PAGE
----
Lennon's fellow ex-Beatles Paul McCartney and Ringo Starr have each incorporated the song into their live performances; Starr and his band often perform the song as an encore after "With a Little Help from My Friends", while McCartney has performed a medley of the song, combined with "A Day in the Life", on his 2009 live album Good Evening New York City, for most of his Up and Coming Tour, on Saturday Night Live 11 December 2010, and in 2011 during the US leg of his On the Run Tour.
- The Jazz Crusaders recorded the song on their 1970 Liberty LP Give Peace a Chance.
- U2 have performed the song in concert at least 27 times in whole or as a snippet, the first time on 13 December 1980 at the Paradise, Boston, Massachusetts and the last time on 18 May 1998 at Waterfront Hall, Belfast, Northern Ireland.
- The song has been used in films, television shows and theatre as it has become a recognised semiotic to indicate protest; for example it was sung by students in the film The Trial of Billy Jack, and by peace activists in Pretty Village, Pretty Flame. The song was featured in an episode of the TV series Mad About You in 1995.
- Hot Chocolate released the song as a 45 single on the Apple label, Apple 18, as Hot Chocolate Band, in a reggae version in October 1969.
- Mitch Miller selected the song as the closing track of the 1970 Mitch Miller and the Gang LP Peace Sing-Along.
- In 1991, Ono collaborated with Amina, Adam Ant, Sebastian Bach, Bros, Felix Cavaliere, Terence Trent D'Arby, Flea, John Frusciante, Peter Gabriel, Kadeem Hardison, Ofra Haza, Joe Higgs, Bruce Hornsby, Lee Jaffe, Al Jarreau, Jazzie B, Davey Johnstone, Lenny Kravitz, Cyndi Lauper, Sean Ono Lennon, Little Richard, LL Cool J, MC Hammer, Michael McDonald, Duff McKagan, Alannah Myles, New Voices of Freedom, Randy Newman, Tom Petty, Iggy Pop, Q-Tip, Bonnie Raitt, Run, Dave Stewart, Teena Marie, Little Steven Van Zandt, Don Was, Wendy & Lisa, Ahmet Zappa, Dweezil Zappa andMoon Unit Zappa as the Peace Choir to perform a version of the song in response to the imminent Gulf War.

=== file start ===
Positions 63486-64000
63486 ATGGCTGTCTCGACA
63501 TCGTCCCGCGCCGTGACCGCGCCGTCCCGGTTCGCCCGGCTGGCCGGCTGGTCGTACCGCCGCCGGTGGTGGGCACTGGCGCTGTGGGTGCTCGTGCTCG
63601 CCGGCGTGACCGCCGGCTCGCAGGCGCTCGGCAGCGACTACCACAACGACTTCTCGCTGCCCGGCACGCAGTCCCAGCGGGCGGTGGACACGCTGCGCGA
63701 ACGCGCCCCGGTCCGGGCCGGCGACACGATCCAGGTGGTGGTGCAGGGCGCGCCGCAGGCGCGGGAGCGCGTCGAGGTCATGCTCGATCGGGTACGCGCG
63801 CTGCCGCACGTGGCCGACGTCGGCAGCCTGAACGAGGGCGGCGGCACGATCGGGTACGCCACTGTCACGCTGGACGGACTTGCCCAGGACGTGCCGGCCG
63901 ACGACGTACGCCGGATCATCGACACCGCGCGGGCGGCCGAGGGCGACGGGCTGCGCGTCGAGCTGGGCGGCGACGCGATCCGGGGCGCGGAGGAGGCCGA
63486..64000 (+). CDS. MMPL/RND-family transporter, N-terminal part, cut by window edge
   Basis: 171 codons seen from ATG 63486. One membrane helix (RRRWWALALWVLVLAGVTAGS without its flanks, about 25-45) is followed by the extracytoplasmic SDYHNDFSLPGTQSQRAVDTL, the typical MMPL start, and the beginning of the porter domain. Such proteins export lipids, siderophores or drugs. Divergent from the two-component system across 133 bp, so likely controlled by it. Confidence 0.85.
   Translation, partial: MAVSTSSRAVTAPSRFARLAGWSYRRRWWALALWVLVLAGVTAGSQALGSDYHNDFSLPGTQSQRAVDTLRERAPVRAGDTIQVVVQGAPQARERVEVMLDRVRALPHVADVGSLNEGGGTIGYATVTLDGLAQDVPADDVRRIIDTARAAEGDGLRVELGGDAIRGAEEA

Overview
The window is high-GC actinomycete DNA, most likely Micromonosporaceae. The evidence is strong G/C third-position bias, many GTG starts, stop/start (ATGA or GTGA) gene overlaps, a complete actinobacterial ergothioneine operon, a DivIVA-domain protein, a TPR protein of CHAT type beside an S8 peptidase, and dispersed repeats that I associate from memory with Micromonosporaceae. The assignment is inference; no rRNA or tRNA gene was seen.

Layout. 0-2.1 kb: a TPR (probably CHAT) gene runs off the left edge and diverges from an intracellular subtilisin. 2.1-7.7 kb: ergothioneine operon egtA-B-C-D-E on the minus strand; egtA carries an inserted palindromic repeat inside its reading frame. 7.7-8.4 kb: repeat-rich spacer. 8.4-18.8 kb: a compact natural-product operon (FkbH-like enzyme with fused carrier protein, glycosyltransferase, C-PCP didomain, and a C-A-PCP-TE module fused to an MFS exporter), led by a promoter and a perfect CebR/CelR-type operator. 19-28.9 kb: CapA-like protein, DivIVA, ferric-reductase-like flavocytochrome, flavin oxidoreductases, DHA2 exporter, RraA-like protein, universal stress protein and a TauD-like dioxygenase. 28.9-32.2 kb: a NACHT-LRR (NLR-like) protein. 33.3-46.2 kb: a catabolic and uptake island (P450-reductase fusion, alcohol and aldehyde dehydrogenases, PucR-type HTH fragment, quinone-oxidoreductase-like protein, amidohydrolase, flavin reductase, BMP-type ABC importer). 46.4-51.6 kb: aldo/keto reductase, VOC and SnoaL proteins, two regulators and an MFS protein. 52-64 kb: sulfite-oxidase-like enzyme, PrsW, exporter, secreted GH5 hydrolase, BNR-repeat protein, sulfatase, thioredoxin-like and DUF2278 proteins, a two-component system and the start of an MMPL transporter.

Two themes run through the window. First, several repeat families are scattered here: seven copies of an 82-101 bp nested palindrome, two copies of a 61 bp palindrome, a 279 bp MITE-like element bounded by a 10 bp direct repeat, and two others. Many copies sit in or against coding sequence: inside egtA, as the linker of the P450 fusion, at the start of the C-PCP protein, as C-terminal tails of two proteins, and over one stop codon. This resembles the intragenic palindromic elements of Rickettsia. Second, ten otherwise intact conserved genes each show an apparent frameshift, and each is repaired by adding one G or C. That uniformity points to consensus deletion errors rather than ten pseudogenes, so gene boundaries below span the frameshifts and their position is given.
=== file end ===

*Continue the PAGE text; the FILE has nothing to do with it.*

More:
- Aerosmith (featuring Sierra Leone's Refugee All Stars) covered the song for the 2007 benefit album Instant Karma: The Amnesty International Campaign to Save Darfur.
- Elton John recorded the song as a B-side to his UK single "Club at the End of the Street" in 1990. He also performed the song live on his 1970 US tour with bassist Dee Murray and drummer Nigel Olsson, singing only the refrain "All we are saying is give peace a chance."
- Joni Mitchell referenced the song in "California" from her 1971 album Blue.
- Louis Armstrong recorded the song on 29 May 1970, for an LP entitled Louis Armstrong and Friends (aka What a Wonderful World). The 1970 Louis Armstrong recording was released as a Philips 7" 45 A side single in the UK, 6073 703.
- It was parodied on SpongeBob SquarePants titled, "Give Jellyfish Fields a Chance," in an episode with a conservation message.
- Pearl Jam's Eddie Vedder led the crowd in singalong to the chorus during a 2003 concert in Adelaide, Australia.
- Stevie Wonder performed a snippet of the song at Bonnaroo 2010 and in 1972 at Madison Square Garden in a performance with Lennon and Ono.
- It was parodied by The Bonzo Dog Band as "Give Booze A Chance" in a Peel session which can be found on the Unpeeled compilation.
- It was parodied on Dinosaurs in an episode titled "I Never Ate For My Father", in which patrons at a vegetarian restaurant started singing "Give Peas A Chance", and a Bob Dylan like dinosaur sang the line "What we're talking 'bout: radishes, radicchio, asparagus..."
- Jazz guitarist Bill Frisell recorded the song for his 2011 album All We Are Saying.